The boatman’s call
Freelance journalist Antonio Manaytay, 44, from Zamboanga presented an article on child labor which he wrote for InsideMindanao.com and the Zamboanga Sibugay Tribune. His main focus was on children who work as ferrymen, rowing adult passengers across the straits that separate Olutanga Island from the mainland.
“Thirteen-year-old Rodney Balagot appeared too small for a boy of his age,” Antonio writes. “His bony sun-tanned arms paled in size to the paddle he gripped with his hands, safely guiding the motorized boat carrying his six passengers to dock.”
Three years ago, Rodney’s father died and he had to drop out of school to help his mother support the family. He has been working as a ferryman since then, making around ten trips a day across the straits. “But I don't stop dreaming of returning to school one day,” he told Antonio.
Antonio was inspired to become a journalist after ten years working on conflict resolution and community development in the NGO sector.”I feel that there are important stories to be told,” he explains. “Children’s rights issues in particular are not being reported, or are being misreported.”
When he got an email from a colleague about the training course, Antonio was immediately interested. “I thought this training was a good opportunity to learn new skills and sharpen my tools,” he says. “Since starting the course, I’ve learned a lot about media ethics and how to approach the stories of children.”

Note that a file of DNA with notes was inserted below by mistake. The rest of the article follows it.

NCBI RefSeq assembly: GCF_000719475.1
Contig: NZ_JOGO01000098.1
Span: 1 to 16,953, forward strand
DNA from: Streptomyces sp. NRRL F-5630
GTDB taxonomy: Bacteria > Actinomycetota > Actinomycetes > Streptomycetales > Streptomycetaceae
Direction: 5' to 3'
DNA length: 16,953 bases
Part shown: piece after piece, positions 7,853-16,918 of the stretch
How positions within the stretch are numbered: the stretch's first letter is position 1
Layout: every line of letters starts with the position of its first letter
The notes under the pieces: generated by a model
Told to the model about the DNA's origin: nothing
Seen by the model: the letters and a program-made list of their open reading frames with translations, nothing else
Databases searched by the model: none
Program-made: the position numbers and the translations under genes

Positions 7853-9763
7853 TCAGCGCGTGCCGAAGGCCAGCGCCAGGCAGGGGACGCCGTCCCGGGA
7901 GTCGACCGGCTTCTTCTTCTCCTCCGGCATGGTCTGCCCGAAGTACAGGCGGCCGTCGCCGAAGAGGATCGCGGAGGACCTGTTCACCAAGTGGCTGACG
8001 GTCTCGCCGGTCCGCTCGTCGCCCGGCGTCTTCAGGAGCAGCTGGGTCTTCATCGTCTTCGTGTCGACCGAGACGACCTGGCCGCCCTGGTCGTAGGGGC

Leave those kids alone
Mitch Robin-Bascal, 29, is Executive Producer, Host and Desk Editor for ABS CBN in Davao city. The station is one of the most popular in the Philippines and reaches a large, predominantly young audience. At the workshop, Mitch presented a TV report on efforts to tackle bullying in schools.
“I’ve learned to be more careful dealing with children, especially on sensitive issues,” she says. “If you’re not careful, you can end up increasing their stigma or trauma. Now, I spend time getting to know the children and making sure they’re comfortable being interviewed.”